Vincenzo Paravicino and the Valtellina Massacre

Vincenzo Paravicino was one of the many Italians who lived in today’s Swiss Canton of Grisons. He was born in 1595 in Traona, in a scenic valley on the Italian side of the Alps, known as Valtellina. After completing his basic studies at Zurich’s Collegium Carolinum, he moved to the University of Basil, then to the Geneva Academy. In 1619, he was ordained pastor at Zuoz, Switzerland.

            His fairly ordinary life was interrupted the following year, when a mixture of papal troops, local rebels, and Spanish soldiers sent by the Spanish governor of Milan slaughtered hundreds of Protestants in the same area where he was born. The death toll included some of his relatives.

The Massacre

            The district of Valtellina, together with neighboring Chiavenna and Bormio, had been a dependency of the Swiss Three Leagues since 1512. In 1526, Reformed worship was officially allowed in these lands, alongside with the Roman Catholic mass. With time, coexistence of the two religions became increasingly difficult. The Thirty Years War brought these conflicts to a head.

            In the spring of 1620, a group of exiled Roman Catholic noblemen began to plot a revolt, backed by Jesuits, Capuchins, and the Spanish governor (who had an interest in opening a path from Milan to the Roman Catholic Augsburg lands along the eastern Alps).

            Their plan was enacted on Sunday, July 19, 1620, after the troops had surrounded the area, blocking every way of escape. After taking over the town of Tirano by killing or putting to flight the Protestant leaders, the conspirators called the Roman Catholic population to arms. The weapons were taken from the local military arsenal. From there, the newly formed local army went after the Protestants who were still in the area, quickly moving to other neighboring towns.

            In nearby Teglio, the soldiers waited outside the Protestant church in order to kill those who were inside. When the people refused to exit, they proceeded to shoot them through the windows and to set fire to the building. The slaughter continued for about two weeks, until all the Protestants in the valley were either killed or put to flight. A few Catholics who seemed favorable to the Protestants were murdered too. The total number of victims ranged from 400 to 600 people, including men, women, and children.

The Refugees

            Hundreds of fugitives sought refuge in Switzerland, especially in Zurich, where about 250 people found temporary residence. Some traveled further, to Germany and Holland.

            Paravicino’s family had been divided for some time. It was predominantly Protestant, but two of its members had moved to the Roman Catholic camp, leading the opposition. Fifty-five of his relatives arrived in Zurich, while sixteen died during the attacks or while they tried to flee.

            It was not an ideal time for Zurich, that had recently been flooded with refugees first from from Locarno, Switzerland, and later from lands that had been conquered by the Austrians. The City Council agreed to host the Italian refugees for five years, then those who were healthy and strong had to leave.

            In the meantime, the council had to provide the Italian immigrants with pastors who could speak their language. They chose Vincenzo Paravicino, who preached in Italian for six years in a section of Zurich’s Predigerkirche which had been set for this purpose.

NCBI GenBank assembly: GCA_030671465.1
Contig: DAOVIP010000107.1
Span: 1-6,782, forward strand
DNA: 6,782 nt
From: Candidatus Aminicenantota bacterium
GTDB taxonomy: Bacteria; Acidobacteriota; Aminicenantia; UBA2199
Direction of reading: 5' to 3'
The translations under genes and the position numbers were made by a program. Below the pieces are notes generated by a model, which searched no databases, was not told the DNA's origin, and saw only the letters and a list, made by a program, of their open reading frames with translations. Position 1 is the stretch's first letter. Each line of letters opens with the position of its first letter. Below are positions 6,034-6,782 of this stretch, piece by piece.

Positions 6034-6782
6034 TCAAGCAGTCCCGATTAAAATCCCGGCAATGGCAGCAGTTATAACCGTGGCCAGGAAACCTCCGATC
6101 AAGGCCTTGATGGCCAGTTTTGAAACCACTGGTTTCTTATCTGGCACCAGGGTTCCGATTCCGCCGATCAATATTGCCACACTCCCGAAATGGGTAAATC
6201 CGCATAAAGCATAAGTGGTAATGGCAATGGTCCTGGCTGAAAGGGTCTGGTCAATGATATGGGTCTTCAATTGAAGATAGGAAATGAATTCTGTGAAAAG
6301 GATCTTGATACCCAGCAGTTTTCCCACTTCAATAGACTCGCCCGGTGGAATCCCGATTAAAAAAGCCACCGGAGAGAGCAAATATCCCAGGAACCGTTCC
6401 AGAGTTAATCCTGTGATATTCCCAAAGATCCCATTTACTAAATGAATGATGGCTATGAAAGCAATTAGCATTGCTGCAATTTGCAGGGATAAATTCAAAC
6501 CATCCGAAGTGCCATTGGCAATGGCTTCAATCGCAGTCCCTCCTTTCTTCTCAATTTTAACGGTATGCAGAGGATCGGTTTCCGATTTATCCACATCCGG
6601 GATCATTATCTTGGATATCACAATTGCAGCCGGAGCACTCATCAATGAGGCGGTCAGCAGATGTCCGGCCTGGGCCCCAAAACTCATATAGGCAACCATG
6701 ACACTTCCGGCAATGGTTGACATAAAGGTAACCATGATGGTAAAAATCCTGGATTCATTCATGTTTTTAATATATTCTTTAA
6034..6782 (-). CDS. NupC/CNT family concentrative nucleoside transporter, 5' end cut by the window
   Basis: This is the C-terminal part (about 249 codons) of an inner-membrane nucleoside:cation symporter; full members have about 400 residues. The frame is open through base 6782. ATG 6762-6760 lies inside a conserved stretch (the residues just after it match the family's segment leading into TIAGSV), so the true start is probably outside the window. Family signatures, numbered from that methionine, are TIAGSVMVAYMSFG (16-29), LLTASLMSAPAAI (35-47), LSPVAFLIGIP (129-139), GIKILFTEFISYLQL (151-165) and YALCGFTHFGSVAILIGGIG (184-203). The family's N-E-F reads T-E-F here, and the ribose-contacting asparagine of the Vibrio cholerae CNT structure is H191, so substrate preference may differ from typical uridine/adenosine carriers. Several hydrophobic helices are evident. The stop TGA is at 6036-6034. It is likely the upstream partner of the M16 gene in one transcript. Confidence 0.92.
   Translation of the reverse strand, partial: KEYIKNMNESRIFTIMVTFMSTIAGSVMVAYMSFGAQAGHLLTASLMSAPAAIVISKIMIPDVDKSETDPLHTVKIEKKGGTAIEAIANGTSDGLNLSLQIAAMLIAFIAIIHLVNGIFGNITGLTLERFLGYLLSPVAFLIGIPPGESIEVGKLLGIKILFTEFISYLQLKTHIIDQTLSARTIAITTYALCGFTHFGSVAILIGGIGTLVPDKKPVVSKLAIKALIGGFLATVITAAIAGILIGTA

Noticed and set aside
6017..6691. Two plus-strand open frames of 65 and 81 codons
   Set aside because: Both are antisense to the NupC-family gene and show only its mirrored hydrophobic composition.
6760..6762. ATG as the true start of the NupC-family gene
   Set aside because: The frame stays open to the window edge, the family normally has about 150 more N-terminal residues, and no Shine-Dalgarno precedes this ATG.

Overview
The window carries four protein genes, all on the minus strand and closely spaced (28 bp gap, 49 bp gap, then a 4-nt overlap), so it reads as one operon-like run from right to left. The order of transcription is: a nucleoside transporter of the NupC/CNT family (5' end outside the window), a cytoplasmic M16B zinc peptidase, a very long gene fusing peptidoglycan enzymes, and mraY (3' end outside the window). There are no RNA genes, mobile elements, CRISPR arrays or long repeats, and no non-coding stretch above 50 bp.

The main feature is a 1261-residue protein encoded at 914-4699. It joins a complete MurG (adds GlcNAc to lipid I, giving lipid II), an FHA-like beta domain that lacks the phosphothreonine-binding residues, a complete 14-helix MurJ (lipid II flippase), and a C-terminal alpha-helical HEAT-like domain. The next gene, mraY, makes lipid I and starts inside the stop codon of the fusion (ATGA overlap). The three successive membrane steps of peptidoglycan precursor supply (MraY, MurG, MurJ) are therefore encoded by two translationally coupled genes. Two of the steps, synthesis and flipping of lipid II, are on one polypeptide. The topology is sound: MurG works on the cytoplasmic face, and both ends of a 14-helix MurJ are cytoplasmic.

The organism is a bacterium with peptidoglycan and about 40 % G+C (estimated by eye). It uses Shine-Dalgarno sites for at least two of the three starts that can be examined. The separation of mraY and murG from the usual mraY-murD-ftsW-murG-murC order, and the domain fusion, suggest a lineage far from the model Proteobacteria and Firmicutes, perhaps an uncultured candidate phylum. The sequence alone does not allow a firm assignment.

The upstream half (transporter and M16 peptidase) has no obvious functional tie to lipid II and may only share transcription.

During this time, Paravicino wrote a True Narrative of the Massacre in Valtellina, a popular account which was immediately reproduced in French, English, and German. He also wrote some Reformed books in Italian and translated a few more for the benefit of his congregation and other exiles.

The Aftermath

            In 1634, the French crown sent the Huguenot Duke Henri II de Rohan to take Valtellina back from the Spaniards. Rohan asked for Paravicino’s assistance as chaplain and consultant.

            This new vision galvanized Paracino, who published more Italian translations of Reformed works, including an Italian Psalter and a short treatise by French pastor Jean Mestrezat, entitled Communion with Jesus Christ in the Eucharist, which was meant as a rebuttal of Cardinal Robert Bellarmine’s defense of transubstantiation.

            Rohan’s military strike had mixed results. The actual attack, launched on October 31, 1635 in the Valley of Fraele (a gateway between Italy and Germany) was successful. His 15,000 men easily crushed the 7,000 soldiers of the imperial army that was stationed in the area, causing about 2,000 casualties. The outcome, however, was far from positive for the locals (almost exclusively farmers), as Rohan had all their houses burned in order to prevent further imperial occupations.   

            In 1639, France signed a peace treaty with Spain, giving Valtellina some independence while allowing Spanish troops to transit through the valley. As for religion, the valley remained Roman Catholic.

            Paravicino moved to Coira where he worked first as teacher, then as rector of the Collegium philosophicum. There, he planted another church for Italian exiles and their descendants, and continued to assist them until his death in 1678.

            Many of his descendants moved to Basil, where they occupied important positions. His brother Venturino became pastor of the Italian community in Zurich and took trips to London and Holland in order to raise funds for the needy Italian exiles. His son was also a pastor.


Simonetta Carr